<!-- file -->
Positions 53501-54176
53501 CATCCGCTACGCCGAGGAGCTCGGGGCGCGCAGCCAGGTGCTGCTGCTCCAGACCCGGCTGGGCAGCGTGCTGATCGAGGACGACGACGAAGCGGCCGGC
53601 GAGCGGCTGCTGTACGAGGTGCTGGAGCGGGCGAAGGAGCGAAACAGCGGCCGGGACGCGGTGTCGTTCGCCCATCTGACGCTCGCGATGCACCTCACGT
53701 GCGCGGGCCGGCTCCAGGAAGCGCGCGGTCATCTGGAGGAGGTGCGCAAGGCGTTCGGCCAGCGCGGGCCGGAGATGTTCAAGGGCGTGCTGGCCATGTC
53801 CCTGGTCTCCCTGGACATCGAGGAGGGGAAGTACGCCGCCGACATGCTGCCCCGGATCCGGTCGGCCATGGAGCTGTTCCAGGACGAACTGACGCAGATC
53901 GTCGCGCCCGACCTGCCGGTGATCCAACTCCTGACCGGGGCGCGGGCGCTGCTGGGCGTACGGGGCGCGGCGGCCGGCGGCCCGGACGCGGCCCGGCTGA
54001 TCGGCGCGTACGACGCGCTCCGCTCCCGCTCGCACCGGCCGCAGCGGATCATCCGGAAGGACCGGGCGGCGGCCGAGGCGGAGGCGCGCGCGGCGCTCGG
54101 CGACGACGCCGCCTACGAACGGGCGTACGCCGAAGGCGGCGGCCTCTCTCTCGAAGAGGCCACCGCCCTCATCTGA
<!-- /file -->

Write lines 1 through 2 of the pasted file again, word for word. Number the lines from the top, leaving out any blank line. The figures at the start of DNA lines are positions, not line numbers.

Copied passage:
Positions 53501-54176
53501 CATCCGCTACGCCGAGGAGCTCGGGGCGCGCAGCCAGGTGCTGCTGCTCCAGACCCGGCTGGGCAGCGTGCTGATCGAGGACGACGACGAAGCGGCCGGC